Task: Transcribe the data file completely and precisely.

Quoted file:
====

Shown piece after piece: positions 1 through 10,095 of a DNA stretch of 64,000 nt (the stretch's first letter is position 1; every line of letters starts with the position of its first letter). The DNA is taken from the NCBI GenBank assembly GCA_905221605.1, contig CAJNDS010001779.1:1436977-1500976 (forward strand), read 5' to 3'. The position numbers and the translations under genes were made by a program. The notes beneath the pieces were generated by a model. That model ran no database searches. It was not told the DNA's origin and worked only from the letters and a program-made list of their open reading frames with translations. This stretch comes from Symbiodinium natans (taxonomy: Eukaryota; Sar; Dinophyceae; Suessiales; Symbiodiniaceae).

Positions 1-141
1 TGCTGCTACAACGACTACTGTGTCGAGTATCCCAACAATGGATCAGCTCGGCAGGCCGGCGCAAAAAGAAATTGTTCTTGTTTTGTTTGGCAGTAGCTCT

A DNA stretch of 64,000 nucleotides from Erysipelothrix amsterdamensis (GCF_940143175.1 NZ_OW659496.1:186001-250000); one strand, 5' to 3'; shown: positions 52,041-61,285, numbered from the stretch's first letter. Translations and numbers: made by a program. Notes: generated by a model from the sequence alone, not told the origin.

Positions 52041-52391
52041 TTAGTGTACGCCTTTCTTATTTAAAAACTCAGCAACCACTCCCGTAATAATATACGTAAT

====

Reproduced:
Shown piece after piece: positions 1 through 10,095 of a DNA stretch of 64,000 nt (the stretch's first letter is position 1; every line of letters starts with the position of its first letter). The DNA is taken from the NCBI GenBank assembly GCA_905221605.1, contig CAJNDS010001779.1:1436977-1500976 (forward strand), read 5' to 3'. The position numbers and the translations under genes were made by a program. The notes beneath the pieces were generated by a model. That model ran no database searches. It was not told the DNA's origin and worked only from the letters and a program-made list of their open reading frames with translations. This stretch comes from Symbiodinium natans (taxonomy: Eukaryota; Sar; Dinophyceae; Suessiales; Symbiodiniaceae).

Positions 1-141
1 TGCTGCTACAACGACTACTGTGTCGAGTATCCCAACAATGGATCAGCTCGGCAGGCCGGCGCAAAAAGAAATTGTTCTTGTTTTGTTTGGCAGTAGCTCT

A DNA stretch of 64,000 nucleotides from Erysipelothrix amsterdamensis (GCF_940143175.1 NZ_OW659496.1:186001-250000); one strand, 5' to 3'; shown: positions 52,041-61,285, numbered from the stretch's first letter. Translations and numbers: made by a program. Notes: generated by a model from the sequence alone, not told the origin.

Positions 52041-52391
52041 TTAGTGTACGCCTTTCTTATTTAAAAACTCAGCAACCACTCCCGTAATAATATACGTAAT